© 1995

Basic Number Theory


Part of the Classics in Mathematics book series (GL)

Table of contents

  1. Front Matter
    Pages I-XVIII
  2. Elementary Theory

    1. André Weil
      Pages 1-23
    2. André Weil
      Pages 24-42
    3. André Weil
      Pages 43-58
    4. André Weil
      Pages 59-79
    5. André Weil
      Pages 80-95
    6. André Weil
      Pages 96-101
    7. André Weil
      Pages 102-138
    8. André Weil
      Pages 139-161
  3. Classfield Theory

    1. André Weil
      Pages 162-187
    2. André Weil
      Pages 188-201
    3. André Weil
      Pages 202-212
    4. André Weil
      Pages 213-243
    5. André Weil
      Pages 244-289
  4. Back Matter
    Pages 292-316

About this book


)tPI(}jlOV, e~oxov (10CPUljlr1.'CWV Aiux., llpop. . .dsup.. The first part of this volume is based on a course taught at Princeton University in 1961-62; at that time, an excellent set of notes was prepared by David Cantor, and it was originally my intention to make these notes available to the mathematical public with only quite minor changes. Then, among some old papers of mine, I accidentally came across a long-forgotten manuscript by Chevalley, of pre-war vintage (forgotten, that is to say, both by me and by its author) which, to my taste at least, seemed to have aged very well. It contained a brief but essentially com­ plete account of the main features of classfield theory, both local and global; and it soon became obvious that the usefulness of the intended volume would be greatly enhanced if I included such a treatment of this topic. It had to be expanded, in accordance with my own plans, but its outline could be preserved without much change. In fact, I have adhered to it rather closely at some critical points.


algebraic number field algebraic number theory number theory

Authors and affiliations

  1. 1.The Institute for Advanced StudyPrincetonUSA

About the authors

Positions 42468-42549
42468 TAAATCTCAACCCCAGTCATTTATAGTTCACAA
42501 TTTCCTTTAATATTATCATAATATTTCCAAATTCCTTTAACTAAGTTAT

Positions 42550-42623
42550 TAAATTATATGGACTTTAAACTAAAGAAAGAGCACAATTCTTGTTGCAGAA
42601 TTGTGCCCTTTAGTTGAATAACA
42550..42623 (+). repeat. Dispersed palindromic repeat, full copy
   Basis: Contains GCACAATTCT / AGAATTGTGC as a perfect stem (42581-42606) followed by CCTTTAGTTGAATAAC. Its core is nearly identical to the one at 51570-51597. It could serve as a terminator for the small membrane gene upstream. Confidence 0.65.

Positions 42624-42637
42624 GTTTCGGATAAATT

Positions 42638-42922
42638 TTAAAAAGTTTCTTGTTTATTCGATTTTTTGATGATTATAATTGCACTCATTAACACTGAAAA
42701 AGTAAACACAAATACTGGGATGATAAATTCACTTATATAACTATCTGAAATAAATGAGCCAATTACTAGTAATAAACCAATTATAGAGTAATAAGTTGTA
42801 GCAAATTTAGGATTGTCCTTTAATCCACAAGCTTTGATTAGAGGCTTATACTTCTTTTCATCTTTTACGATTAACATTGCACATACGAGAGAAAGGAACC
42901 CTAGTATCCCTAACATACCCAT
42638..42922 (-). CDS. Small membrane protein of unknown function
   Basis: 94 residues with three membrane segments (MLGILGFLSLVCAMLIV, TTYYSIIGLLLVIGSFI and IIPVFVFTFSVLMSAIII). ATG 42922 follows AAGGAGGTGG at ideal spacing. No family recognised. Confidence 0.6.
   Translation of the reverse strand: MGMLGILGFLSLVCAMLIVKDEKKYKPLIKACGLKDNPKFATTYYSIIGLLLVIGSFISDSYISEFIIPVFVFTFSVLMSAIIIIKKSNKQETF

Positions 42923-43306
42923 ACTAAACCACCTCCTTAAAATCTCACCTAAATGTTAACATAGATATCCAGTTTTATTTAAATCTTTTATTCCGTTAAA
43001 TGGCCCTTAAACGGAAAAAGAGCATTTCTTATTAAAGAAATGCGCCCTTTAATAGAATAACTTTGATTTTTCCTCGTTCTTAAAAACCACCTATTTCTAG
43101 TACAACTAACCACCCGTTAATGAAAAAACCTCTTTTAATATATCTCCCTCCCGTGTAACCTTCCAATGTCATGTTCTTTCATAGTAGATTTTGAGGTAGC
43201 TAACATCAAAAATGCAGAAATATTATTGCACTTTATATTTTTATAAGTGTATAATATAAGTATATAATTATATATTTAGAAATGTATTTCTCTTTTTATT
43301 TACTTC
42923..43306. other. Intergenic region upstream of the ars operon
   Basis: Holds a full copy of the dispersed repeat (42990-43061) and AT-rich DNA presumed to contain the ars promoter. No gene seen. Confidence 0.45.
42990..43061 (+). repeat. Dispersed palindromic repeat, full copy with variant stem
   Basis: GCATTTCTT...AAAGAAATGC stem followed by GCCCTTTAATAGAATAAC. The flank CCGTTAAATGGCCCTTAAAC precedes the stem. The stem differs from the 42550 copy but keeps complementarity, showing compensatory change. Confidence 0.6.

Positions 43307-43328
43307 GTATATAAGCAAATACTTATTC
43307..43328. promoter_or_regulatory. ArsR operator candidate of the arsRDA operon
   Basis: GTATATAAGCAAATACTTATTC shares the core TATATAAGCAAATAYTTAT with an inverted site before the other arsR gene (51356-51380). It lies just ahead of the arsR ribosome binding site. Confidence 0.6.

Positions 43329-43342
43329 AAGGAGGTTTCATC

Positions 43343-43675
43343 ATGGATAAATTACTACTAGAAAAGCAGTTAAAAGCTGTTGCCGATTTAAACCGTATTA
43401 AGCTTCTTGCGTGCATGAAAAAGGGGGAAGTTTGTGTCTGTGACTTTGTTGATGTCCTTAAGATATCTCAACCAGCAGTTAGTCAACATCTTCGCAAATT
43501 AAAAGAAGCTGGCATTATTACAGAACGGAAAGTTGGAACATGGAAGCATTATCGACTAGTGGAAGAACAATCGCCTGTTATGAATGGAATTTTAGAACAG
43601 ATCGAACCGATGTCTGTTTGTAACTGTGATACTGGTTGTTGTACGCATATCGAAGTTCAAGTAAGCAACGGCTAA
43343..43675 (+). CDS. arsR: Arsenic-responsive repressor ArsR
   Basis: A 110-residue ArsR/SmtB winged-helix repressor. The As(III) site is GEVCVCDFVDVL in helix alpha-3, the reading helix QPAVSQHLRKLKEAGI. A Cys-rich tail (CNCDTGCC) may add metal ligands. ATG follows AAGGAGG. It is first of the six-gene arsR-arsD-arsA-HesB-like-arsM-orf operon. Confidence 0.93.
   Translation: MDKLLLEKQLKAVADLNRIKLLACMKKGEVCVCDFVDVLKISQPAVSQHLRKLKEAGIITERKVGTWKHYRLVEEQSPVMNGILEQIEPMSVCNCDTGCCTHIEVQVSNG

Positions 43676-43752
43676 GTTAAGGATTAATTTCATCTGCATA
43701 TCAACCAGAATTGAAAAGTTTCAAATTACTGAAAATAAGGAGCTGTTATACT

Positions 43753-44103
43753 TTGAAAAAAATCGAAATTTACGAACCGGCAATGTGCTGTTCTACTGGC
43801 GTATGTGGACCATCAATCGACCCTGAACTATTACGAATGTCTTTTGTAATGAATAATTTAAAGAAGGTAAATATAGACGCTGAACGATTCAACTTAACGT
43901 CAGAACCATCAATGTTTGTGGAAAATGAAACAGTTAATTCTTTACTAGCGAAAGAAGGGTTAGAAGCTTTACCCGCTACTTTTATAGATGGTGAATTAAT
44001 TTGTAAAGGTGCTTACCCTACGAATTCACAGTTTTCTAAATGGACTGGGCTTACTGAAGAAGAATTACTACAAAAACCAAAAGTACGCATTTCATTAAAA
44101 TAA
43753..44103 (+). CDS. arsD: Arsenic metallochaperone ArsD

Biography of André Weil

André Weil was born on May 6, 1906 in Paris. After studying mathematics at the École Normale Supérieure and receiving a doctoral degree from the University of Paris in 1928, he held professorial positions in India, France, the United States and Brazil before being appointed to the Institute for Advanced Study, Princeton in 1958, where he remained until he died on August 6, 1998.

André Weil's work laid the foundation for abstract algebraic geometry and the modern theory of abelian varieties. A great deal of his work was directed towards establishing the links between number theory and algebraic geometry and devising modern methods in analytic number theory. Weil was one of the founders, around 1934, of the group that published, under the collective name of  N. Bourbaki, the highly influential multi-volume treatise Eléments de mathématique.

Bibliographic information

  • Book Title Basic Number Theory
  • Authors Andre Weil
  • Series Title Classics in Mathematics
  • DOI
  • Copyright Information Springer-Verlag Berlin Heidelberg 1995
  • Publisher Name Springer, Berlin, Heidelberg
  • eBook Packages Springer Book Archive
  • Hardcover ISBN 978-3-540-06935-5
  • Softcover ISBN 978-3-540-58655-5
  • eBook ISBN 978-3-642-61945-8
  • Series ISSN 0072-7830
  • Series E-ISSN 2196-9701
  • Edition Number 3
  • Number of Pages XVIII, 316
  • Number of Illustrations 0 b/w illustrations, 0 illustrations in colour
  • Additional Information Originally published as volume 144 in the series: Grundlehren der mathematischen Wissenschaften
  • Topics Number Theory
  • Buy this book on publisher's site


"L.R. Shafarevich showed me the first edition in autumn 1967 in Moscow and said that this book will be from now on the book about class field theory. In fact it is by far the most complete treatment of the main theorems of algebraic number theory, including function fields over finite constant fields, that appeared in book form. The theory is presented in a uniform way starting with topological fields and Haar measure on related groups, and it includes not only class field theory but also the theory of simple algebras over local and global fields, which serves as a foundation for class field theory. The spirit of the book is the idea that all this is asic number theory' about which elevates the edifice of the theory of automorphic forms and representations and other theories.
To develop this basic number theory on 312 pages efforts a maximum of concentration on the main features. So, there is absolutely no example which illustrates the rather abstract material and brings it nearer to the heart of the reader.
This is not a book for beginners. This book is written in the spirit of the early forties and just this makes it a valuable source of information for everyone who is working about problems related to number and function fields."
Zentralblatt MATH, 823